Born in 1902, Verger turned to photography in 1932 after being taught by Pierre Boucher. After the death of his mother, he realized his wanderlust and for the next 14 years he traveled the world making a living as a photographer.
In the late 1940’s, Verger studied African religions and became so immersed in the subject that the French Institute for Black Africa requested details his accounts during his travels for their own studies. This association with anthropological study would unintentionally become his life’s passion. He was the author of many books and his photographs have been used to illustrate well over 100 titles. He died in February of 1996.
On a different note however, the production of the book has its own curiosities. Mainly that in the credits, Walker Evans is acknowledged as assisting in the preparation of the book. It isn’t said that he designed the book or specifically what assistance he gave, only that he assisted in its production. This is a curious fact, because if you compare Indians of Peru to Evans’ American Photographs, they are the exact same trim size. The fonts of the title are the same as the fonts used for American Photographs and the layouts of the text are similar although American Photographs uses blocks of text broken into two columns to a page.
The main difference comes in the way of the page layouts for the photographs. American Photographs, as we know, has one image to a page. In the Verger title, the layout is a much more energetic, with page spreads harnessing several images at a time. There are even several images bled to the page edge. This, on first glance, may seem like too much of a departure from Evans’ design style unless you consider the following. Since the book was made around 1950, one might make the connection that Walker Evans had been working at Fortune magazine for several years where he was experimenting with page layouts and the handling of several images in arrangement as was necessary for a magazine format.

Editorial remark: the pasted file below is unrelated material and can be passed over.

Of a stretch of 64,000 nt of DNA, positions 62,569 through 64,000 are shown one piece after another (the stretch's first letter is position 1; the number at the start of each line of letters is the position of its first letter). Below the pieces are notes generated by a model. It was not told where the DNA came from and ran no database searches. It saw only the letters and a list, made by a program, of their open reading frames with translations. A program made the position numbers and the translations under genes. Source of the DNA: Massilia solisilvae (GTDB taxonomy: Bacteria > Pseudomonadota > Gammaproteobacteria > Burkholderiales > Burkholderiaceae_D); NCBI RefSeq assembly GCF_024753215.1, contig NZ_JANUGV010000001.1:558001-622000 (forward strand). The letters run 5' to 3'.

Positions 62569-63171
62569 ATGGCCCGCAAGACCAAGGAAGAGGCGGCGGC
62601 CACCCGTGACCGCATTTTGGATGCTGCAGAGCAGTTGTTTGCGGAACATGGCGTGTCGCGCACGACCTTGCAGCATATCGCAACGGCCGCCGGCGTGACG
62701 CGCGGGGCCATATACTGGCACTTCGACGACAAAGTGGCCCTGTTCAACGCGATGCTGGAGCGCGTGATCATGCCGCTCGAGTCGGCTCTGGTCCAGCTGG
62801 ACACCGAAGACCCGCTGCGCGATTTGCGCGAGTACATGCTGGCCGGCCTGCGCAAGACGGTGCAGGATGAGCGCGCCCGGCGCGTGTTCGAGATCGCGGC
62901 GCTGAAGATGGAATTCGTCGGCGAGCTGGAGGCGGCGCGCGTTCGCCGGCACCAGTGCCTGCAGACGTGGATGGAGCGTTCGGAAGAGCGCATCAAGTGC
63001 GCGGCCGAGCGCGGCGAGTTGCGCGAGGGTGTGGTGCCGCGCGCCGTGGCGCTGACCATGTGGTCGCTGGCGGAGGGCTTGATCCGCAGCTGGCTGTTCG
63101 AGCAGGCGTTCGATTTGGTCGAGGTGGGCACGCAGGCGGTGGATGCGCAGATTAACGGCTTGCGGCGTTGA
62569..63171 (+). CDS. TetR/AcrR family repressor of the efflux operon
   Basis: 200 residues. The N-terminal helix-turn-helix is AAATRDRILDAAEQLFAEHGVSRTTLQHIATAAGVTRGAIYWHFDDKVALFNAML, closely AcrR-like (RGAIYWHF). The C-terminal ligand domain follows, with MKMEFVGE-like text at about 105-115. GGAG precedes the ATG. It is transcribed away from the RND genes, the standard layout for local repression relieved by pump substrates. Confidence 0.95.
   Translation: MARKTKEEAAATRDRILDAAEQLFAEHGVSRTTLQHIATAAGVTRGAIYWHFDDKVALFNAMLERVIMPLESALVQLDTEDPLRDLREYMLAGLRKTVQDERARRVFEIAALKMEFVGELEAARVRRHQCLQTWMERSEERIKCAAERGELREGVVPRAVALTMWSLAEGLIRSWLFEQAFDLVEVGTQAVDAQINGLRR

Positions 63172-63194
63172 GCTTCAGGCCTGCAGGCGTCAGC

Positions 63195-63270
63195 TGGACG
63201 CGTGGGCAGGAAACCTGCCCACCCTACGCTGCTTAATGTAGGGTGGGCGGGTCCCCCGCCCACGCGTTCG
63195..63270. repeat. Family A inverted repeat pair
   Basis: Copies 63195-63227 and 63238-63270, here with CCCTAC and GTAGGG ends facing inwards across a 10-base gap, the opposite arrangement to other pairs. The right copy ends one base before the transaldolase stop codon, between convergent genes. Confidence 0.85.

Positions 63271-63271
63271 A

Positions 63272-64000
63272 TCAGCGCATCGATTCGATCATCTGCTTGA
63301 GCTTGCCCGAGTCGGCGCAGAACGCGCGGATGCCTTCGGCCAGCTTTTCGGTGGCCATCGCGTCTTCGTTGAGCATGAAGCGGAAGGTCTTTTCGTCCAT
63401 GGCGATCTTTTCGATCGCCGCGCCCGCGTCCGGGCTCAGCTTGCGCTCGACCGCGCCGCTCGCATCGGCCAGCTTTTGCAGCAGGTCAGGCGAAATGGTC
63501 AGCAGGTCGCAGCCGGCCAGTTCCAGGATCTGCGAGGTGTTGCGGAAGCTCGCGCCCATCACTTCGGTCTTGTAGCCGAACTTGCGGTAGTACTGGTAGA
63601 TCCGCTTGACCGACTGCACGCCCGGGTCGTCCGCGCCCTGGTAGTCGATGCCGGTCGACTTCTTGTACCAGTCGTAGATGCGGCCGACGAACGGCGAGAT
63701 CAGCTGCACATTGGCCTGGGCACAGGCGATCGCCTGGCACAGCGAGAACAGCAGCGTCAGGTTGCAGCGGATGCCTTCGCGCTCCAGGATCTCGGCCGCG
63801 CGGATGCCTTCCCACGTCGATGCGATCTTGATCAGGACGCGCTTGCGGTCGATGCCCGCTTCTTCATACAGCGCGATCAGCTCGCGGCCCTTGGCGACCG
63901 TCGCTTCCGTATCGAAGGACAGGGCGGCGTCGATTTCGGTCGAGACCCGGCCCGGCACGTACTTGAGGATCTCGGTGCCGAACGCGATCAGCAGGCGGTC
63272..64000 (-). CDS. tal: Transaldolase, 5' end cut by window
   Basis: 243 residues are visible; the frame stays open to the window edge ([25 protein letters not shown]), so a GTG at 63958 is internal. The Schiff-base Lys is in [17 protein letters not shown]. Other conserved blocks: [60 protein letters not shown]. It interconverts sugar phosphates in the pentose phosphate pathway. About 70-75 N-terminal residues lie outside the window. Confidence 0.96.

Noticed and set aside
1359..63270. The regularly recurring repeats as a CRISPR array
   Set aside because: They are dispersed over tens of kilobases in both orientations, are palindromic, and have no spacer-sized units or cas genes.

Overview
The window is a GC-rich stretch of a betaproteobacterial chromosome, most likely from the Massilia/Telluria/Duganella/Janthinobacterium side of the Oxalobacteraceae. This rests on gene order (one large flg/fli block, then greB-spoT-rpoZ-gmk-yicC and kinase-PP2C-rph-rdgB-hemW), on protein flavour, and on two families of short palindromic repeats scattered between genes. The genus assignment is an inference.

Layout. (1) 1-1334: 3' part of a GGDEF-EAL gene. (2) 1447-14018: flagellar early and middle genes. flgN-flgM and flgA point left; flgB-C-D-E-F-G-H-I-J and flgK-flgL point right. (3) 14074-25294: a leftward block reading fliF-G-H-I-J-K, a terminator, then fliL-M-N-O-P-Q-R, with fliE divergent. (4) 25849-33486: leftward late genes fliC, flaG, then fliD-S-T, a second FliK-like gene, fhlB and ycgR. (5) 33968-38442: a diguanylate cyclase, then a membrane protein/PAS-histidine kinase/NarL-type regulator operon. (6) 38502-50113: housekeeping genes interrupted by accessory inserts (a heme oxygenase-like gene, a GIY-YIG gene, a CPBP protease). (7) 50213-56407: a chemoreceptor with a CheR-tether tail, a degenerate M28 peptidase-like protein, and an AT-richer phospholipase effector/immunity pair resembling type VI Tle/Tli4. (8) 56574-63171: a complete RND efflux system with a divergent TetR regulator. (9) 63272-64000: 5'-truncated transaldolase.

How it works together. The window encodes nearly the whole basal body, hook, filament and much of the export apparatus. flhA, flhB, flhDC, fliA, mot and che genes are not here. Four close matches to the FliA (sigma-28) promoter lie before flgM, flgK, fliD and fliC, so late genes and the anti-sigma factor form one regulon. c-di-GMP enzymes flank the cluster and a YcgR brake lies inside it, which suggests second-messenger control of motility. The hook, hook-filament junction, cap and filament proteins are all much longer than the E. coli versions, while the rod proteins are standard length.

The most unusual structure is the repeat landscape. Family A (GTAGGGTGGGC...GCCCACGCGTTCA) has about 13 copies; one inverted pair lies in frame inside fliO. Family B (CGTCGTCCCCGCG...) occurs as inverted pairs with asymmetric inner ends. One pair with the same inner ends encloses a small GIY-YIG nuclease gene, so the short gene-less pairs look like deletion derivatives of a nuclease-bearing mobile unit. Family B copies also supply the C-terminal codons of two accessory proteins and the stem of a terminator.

One very interesting similarity is, when Walker Evans designed American Photographs it is believed that he, in a way, paid homage to Atget in his choice of the first image in the book by using the “Photo Studio building” image with its doorway and hand painting pointing towards the entrance. Atget had used a similar image as the introductory image in his Weyhe book from 1930. Walker had reviewed that book for a publication and was very familiar with Atget, even citing him as an influence. Both images offer the image of a doorway as if serving the metaphoric invitation of the viewer to “enter the photographer’s world.” Much like these two predecessors, in the Verger’s Indians of Peru, the first image is of a stone portal that begins the journey into the book.
I may be reading too much into comparisons with this next statement but the second picture in American Photographs is the photo studio window image that features all of the tiny portraits of Americans and the second image in the Indians of Peru is of a stone wall. Both images were made with the camera square to the subject and both segment up the image into essentially 12 parts. Both of these images work in the same way but arrive at obviously different meanings. Unless of course you take into consideration that the wall Verger is pointing us to would have taken a multitude of people to construct.
The last similarity is a simple one, both American Photographs and Indians of Peru contain the exact same amount of photographs. 87.
”The book is nicely designed and is letterpress printed. The reproductions have a nice quality but aren’t particularly rich. The paper stock is nice and heavy making the whole book feel nice and substantial. This title, like many other early Verger titles, is very inexpensive and relatively easy to find. Be sure to do your research though as he has images in over 100 titles and some have only a few images. There is a great bibliography of Verger at http://www.pierreverger.org/ .
Giving credit where it is due, the fine photographer Edward Grazda is the person who brought most of the similarities between these two books to my attention. We should all gratefully acknowledge his scholarly insight into this fascinating connect-the-dots approach to widening the understanding and history of this medium. 5B4